TARCEVA in combination with gemcitabine is indicated for the first-line treatment of patients with

locally advanced, unresectable or metastatic pancreatic cancer [see Clinical Studies (14.5)].

2 DOSAGE AND ADMINISTRATION

2.1 Patient Selection

Select patients for the first-line treatment of metastatic NSCLC with TARCEVA based on the presence

of EGFR exon 19 deletions or exon 21 (L858R) substitution mutations in tumor specimens [See Clinical

Studies (14.1)]. Information on FDA-approved tests for the detection of EGFR mutations in NSCLC is

available at: http://www.fda.gov/CompanionDiagnostics

2.2 Recommended Dose – NSCLC

The recommended daily dose of TARCEVA for NSCLC is 150 mg taken on an empty stomach, i.e., at

least one hour before or two hours after the ingestion of food. Treatment should continue until disease

progression or unacceptable toxicity occurs.

2.3 Recommended Dose – Pancreatic Cancer

The recommended daily dose of TARCEVA for pancreatic cancer is 100 mg taken once daily in

combination with gemcitabine. Take TARCEVA on an empty stomach, i.e., at least one hour before or

two hours after the ingestion of food. Treatment should continue until disease progression or

unacceptable toxicity occurs [see Clinical Studies (14.5)].

2.4 Dose Modifications

Discontinue TARCEVA for:

Withhold TARCEVA:

Interstitial Lung Disease (ILD) [see Warnings and Precautions (5.1)].

Severe hepatic toxicity that does not improve significantly or resolve within three weeks [see

Warnings and Precautions (5.3)].

Gastrointestinal perforation [see Warnings and Precautions (5.4)].

Severe bullous, blistering or exfoliating skin conditions [see Warnings and Precautions (5.5)].

Corneal perforation or severe ulceration [see Warnings and Precautions (5.9)].

During diagnostic evaluation for possible ILD.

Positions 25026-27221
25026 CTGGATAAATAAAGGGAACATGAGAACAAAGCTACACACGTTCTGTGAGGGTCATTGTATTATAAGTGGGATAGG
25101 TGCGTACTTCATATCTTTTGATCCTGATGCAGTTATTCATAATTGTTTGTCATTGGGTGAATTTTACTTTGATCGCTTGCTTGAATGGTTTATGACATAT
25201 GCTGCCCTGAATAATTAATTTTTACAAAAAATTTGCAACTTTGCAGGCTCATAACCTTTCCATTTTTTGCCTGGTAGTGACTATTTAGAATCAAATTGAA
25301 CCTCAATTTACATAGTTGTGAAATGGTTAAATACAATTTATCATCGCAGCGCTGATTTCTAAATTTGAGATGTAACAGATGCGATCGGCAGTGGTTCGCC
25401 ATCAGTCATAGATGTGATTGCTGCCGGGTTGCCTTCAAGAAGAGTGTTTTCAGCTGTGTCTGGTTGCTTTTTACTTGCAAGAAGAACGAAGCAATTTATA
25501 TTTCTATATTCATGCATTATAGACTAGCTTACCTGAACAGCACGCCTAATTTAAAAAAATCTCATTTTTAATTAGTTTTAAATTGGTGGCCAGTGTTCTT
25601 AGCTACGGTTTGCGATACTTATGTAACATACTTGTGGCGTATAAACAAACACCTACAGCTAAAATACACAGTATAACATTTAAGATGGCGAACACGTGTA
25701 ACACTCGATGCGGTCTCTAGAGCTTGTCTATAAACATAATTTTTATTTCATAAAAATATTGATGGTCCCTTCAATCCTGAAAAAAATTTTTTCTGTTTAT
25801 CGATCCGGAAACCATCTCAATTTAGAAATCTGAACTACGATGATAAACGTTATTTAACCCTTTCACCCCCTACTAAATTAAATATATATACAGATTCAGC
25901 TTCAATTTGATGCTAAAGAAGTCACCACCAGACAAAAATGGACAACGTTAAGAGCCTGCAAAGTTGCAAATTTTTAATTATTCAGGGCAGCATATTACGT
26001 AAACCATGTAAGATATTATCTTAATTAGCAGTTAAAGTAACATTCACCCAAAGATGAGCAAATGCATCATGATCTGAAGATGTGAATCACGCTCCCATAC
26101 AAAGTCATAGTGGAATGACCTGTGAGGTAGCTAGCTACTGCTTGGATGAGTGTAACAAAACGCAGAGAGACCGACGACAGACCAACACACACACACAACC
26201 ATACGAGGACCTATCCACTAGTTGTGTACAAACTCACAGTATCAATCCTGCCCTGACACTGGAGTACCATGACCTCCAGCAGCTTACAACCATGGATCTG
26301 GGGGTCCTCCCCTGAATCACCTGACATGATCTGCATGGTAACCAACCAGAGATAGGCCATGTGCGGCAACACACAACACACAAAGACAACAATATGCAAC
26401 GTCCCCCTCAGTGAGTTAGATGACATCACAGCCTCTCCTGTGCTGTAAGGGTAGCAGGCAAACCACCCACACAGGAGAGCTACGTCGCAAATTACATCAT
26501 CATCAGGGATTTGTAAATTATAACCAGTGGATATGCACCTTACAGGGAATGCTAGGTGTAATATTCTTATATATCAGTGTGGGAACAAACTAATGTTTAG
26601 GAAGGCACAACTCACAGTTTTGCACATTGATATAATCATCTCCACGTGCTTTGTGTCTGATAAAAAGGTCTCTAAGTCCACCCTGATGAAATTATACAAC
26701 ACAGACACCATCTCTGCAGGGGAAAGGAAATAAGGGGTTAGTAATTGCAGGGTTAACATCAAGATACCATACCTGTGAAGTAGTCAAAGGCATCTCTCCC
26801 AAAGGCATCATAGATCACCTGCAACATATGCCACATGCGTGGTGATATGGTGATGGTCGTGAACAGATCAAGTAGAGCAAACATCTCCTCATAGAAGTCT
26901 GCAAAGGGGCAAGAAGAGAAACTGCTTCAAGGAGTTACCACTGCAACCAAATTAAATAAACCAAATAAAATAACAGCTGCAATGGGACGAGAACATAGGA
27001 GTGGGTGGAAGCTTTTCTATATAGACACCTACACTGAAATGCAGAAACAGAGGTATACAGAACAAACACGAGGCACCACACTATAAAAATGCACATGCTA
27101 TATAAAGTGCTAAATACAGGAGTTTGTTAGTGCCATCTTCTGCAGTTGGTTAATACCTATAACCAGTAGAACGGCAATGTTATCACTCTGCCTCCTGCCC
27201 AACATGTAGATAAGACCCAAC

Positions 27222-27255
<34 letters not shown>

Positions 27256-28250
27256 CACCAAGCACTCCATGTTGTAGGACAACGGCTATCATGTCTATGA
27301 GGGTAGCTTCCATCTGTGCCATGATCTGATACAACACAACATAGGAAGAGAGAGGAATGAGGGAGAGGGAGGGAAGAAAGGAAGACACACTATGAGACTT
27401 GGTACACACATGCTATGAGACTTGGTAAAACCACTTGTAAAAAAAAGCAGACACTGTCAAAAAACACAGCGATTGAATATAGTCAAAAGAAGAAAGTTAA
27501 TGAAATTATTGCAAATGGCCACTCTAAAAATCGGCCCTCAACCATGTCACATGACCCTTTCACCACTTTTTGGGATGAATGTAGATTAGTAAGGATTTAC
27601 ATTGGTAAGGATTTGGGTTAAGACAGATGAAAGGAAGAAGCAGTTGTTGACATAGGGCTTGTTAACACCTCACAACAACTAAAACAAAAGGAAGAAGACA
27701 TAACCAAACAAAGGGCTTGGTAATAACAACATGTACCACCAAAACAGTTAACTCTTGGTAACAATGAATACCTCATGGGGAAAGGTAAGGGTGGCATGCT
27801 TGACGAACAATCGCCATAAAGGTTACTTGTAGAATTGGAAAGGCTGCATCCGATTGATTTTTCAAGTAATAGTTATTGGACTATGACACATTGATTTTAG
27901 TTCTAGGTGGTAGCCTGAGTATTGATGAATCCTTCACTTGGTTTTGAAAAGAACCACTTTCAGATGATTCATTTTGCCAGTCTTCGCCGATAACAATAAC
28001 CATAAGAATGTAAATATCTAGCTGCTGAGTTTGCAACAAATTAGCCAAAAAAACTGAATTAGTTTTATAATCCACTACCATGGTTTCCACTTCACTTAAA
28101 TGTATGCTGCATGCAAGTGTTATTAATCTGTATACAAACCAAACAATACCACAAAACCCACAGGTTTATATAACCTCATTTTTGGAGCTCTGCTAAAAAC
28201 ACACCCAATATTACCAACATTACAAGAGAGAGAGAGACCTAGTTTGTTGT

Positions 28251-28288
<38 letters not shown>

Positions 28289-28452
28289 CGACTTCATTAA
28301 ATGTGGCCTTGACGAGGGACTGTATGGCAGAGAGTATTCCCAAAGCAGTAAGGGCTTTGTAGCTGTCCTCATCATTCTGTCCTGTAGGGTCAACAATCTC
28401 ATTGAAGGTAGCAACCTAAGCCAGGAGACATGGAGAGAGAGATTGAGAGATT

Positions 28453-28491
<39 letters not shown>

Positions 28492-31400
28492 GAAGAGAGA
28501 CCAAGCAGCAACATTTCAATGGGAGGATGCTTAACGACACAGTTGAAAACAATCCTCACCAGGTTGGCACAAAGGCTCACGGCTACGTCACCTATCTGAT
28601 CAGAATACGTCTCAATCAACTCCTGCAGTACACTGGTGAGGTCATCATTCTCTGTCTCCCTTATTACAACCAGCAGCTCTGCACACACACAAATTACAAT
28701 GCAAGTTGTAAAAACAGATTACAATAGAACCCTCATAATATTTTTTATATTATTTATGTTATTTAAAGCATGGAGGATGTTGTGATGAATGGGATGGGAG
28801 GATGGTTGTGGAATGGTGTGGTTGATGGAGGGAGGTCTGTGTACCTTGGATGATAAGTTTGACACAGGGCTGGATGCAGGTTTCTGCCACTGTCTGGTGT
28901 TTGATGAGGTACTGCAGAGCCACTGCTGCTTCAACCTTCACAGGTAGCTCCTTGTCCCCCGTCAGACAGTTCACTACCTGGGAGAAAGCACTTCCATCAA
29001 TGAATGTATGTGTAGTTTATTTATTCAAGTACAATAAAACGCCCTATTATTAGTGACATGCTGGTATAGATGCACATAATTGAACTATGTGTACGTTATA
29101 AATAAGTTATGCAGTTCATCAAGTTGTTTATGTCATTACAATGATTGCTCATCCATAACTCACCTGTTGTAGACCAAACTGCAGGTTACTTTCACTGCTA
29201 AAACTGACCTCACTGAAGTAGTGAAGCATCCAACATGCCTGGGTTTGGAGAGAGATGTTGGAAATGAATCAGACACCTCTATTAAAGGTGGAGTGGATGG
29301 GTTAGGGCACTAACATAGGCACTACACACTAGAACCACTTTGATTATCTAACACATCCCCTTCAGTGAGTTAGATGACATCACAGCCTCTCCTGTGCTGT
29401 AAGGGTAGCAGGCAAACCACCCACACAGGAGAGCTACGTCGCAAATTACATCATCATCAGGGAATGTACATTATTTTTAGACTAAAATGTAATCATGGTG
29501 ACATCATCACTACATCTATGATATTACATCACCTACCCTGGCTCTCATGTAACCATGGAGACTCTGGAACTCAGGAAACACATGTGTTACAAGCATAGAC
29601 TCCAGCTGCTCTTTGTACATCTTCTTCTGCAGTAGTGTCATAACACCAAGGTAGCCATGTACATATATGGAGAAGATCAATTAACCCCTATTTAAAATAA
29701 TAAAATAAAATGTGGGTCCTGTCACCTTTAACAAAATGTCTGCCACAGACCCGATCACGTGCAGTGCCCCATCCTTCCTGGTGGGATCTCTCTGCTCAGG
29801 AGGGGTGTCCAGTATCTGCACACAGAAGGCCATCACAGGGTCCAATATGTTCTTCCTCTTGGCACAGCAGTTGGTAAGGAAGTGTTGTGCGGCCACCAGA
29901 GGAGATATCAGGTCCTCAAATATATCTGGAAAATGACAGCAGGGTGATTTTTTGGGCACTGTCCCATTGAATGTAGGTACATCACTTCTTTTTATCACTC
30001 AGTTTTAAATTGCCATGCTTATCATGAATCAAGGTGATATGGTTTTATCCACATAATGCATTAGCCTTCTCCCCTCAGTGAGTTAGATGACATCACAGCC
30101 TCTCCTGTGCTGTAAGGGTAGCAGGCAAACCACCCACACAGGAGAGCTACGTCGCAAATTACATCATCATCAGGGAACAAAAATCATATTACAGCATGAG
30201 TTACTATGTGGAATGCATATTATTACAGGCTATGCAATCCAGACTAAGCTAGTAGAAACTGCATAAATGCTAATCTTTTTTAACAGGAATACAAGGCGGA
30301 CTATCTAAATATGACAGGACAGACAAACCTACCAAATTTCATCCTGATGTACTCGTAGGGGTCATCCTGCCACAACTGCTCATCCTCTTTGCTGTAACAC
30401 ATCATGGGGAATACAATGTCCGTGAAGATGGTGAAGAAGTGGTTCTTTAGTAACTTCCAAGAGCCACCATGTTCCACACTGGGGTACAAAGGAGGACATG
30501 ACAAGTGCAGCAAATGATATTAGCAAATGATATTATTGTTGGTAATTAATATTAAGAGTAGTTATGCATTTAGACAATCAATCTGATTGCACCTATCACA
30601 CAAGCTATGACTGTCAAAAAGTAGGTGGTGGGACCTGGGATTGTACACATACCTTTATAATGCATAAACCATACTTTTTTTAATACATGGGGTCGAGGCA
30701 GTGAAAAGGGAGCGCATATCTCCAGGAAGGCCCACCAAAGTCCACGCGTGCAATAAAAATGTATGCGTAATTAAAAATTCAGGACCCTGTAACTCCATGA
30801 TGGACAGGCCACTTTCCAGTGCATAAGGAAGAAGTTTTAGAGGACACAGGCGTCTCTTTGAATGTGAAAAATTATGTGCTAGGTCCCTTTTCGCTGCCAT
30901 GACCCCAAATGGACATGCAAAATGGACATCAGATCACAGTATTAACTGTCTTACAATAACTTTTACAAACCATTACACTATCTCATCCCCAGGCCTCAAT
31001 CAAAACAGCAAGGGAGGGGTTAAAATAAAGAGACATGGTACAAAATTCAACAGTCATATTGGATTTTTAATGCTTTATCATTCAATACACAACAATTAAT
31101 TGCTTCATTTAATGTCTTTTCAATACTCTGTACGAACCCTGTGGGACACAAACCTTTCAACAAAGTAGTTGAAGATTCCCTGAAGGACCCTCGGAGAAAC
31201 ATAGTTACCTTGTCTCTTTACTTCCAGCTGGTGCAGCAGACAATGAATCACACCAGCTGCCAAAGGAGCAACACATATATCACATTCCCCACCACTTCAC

For severe (CTCAE grade 3 to 4) renal toxicity, and consider discontinuation of TARCEVA [see

Warnings and Precautions (5.2)].

In patients without pre-existing hepatic impairment for total bilirubin levels greater than 3 times

the upper limit of normal or transaminases greater than 5 times the upper limit of normal, and

consider discontinuation of TARCEVA [see Warnings and Precautions (5.3)].

In patients with pre-existing hepatic impairment or biliary obstruction for doubling of bilirubin or

tripling of transaminases values over baseline and consider discontinuation of TARCEVA [see

Warnings and Precautions (5.3)].

For persistent severe diarrhea not responsive to medical management (e.g., loperamide).

For severe rash not responsive to medical management.

For keratitis of (NCI-CTC version 4.0) grade 3-4 or for grade 2 lasting more than 2 weeks [see

Warnings and Precautions (5.9)].

For acute/worsening ocular disorders such as eye pain, and consider discontinuation of

TARCEVA [see Warnings and Precautions (5.9)].

Reduce TARCEVA by 50 mg decrements:

Increase TARCEVA by 50 mg increments as tolerated for:

Drugs Affecting Gastric pH

3 DOSAGE FORMS AND STRENGTHS

25 mg tablets

White film-coated tablets for daily oral administration. Round, biconvex face and straight sides, white

film-coated, printed in orange with a “T” and “25” on one side and plain on the other side.

100 mg tablets

White film-coated tablets for daily oral administration. Round, biconvex face and straight sides, white

film-coated, printed in gray with “T” and “100” on one side and plain on the other side.

150 mg tablets

White film-coated tablets for daily oral administration. Round, biconvex face and straight sides, white

film-coated, printed in maroon with “T” and “150” on one side and plain on the other side.

4 CONTRAINDICATIONS

None

5 WARNINGS AND PRECAUTIONS